Cover depicts woman in Victorian era clothing with suffragettes behind herIn 2016, I established the Waikato Picturebook Research Unit based in the Division of Education at the University of Waikato. Its stated aim is to research and analyze the picturebook form and exploring its pedagogical potentials. Together with my colleague Dr. Janette Kelly-Ware, we are gradually building the activities of WaiPRU, as we call it. Continue reading

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Being a Fulbright Scholar in the Worlds of Words Center

By Nicola Daly, The University of Waikato Te Whare Wānanga o Waikato, New Zealand

Portrait of Nicola DalyBeing a Fulbright Scholar in Worlds of Words is an amazing privilege. I arrived here in late October 2019 and will leave at the end of February 2020, after a four-month period. There are many scholarships available through Fulbright, all of them encouraging exchange between the United States and another country in the world. The Fulbright program was started in 1946 by Senator J. William Fulbright with the express purpose of fostering international exchange to encourage world peace and understanding. There are a range of exchanges available for teachers, postgraduate students and academics between the United States and approximately 160 counties in a range of 8,000 grants annually. Since its inception, there have been over 370,000 Fulbrighters who have participated in the program. Continue reading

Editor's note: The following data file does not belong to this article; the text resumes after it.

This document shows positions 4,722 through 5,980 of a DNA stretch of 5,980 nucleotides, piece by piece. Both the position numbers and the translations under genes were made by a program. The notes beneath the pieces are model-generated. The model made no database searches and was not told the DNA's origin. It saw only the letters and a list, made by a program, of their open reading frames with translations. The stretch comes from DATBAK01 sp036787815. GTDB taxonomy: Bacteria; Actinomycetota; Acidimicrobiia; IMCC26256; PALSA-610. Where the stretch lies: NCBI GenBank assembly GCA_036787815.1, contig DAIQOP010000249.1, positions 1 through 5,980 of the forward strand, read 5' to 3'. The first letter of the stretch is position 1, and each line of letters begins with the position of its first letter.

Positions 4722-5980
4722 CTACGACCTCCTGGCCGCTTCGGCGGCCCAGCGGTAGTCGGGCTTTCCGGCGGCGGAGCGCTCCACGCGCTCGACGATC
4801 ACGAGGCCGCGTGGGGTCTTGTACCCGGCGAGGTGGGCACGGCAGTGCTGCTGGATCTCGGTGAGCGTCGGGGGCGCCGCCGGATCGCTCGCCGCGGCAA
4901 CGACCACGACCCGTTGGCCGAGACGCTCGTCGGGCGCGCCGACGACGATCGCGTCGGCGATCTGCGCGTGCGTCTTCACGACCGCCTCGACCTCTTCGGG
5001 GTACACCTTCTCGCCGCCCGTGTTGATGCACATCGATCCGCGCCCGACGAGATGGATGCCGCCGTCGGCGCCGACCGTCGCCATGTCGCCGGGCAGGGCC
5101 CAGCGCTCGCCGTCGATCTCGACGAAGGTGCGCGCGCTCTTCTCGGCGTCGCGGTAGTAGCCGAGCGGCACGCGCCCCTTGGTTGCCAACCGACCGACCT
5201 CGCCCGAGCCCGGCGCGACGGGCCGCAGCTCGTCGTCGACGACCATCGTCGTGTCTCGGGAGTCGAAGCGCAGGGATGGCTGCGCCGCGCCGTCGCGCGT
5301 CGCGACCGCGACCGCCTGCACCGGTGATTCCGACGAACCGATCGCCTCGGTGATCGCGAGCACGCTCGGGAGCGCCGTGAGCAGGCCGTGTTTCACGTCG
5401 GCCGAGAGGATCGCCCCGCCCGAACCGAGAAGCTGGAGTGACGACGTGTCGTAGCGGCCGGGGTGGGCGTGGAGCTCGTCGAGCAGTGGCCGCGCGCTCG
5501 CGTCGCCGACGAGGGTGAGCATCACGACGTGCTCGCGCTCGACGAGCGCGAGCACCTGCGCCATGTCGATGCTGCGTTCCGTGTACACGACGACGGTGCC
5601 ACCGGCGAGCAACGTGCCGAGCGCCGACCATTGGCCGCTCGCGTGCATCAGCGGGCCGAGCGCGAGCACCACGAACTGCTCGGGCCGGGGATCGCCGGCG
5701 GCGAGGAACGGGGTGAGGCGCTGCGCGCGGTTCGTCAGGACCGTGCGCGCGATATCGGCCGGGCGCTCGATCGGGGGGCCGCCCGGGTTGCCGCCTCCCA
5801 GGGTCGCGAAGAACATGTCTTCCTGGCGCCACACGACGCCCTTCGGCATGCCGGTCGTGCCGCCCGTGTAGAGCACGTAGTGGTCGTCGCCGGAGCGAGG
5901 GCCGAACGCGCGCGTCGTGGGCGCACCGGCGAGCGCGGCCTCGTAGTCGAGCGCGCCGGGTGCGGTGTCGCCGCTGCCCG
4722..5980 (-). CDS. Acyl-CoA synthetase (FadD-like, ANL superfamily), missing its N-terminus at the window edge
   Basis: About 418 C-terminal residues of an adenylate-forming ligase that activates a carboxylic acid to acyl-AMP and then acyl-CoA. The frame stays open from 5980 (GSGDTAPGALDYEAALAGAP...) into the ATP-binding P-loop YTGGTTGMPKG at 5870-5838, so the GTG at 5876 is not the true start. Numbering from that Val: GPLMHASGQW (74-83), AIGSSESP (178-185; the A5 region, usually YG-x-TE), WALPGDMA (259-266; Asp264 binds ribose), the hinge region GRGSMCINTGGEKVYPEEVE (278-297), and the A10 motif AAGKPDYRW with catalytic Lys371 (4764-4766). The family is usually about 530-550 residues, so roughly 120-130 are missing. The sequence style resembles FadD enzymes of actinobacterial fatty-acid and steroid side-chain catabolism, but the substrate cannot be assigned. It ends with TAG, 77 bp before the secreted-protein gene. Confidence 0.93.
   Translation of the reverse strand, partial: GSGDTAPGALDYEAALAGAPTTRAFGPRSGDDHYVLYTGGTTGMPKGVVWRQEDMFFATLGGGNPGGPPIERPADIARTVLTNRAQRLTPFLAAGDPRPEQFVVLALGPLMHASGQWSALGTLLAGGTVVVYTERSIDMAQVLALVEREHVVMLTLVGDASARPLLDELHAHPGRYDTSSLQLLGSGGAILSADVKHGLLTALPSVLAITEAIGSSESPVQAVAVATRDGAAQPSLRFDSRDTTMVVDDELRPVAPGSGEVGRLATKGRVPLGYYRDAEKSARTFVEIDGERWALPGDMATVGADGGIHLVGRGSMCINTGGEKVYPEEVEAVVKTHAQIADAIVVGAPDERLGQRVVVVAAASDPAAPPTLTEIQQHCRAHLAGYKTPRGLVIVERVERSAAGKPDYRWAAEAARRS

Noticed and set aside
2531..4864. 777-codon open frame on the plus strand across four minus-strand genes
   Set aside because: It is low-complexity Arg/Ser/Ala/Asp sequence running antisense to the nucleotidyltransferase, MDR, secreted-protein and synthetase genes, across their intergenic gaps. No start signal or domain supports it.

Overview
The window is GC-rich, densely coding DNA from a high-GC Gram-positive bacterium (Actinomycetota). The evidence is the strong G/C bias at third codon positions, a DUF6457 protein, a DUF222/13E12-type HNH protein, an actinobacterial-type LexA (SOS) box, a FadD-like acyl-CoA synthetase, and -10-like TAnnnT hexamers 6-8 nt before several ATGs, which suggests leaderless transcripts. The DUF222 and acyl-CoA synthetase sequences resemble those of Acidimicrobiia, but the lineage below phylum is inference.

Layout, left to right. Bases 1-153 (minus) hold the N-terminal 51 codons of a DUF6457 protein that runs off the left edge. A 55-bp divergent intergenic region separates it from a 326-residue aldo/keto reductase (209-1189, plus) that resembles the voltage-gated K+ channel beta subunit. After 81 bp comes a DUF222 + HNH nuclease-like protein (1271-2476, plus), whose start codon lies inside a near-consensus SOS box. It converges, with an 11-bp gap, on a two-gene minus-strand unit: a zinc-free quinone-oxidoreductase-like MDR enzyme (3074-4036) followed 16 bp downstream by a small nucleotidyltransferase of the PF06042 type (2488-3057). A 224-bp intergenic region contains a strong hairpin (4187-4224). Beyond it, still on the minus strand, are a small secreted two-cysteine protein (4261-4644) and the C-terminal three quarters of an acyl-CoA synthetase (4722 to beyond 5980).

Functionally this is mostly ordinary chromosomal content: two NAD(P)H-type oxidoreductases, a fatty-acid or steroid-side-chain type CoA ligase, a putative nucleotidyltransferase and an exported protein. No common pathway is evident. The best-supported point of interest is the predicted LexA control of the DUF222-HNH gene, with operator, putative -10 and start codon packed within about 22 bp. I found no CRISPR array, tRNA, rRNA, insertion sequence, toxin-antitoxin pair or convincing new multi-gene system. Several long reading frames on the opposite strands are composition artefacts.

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Cognitive Relationships between Music and Language

Janelle Mathis, University of North Texas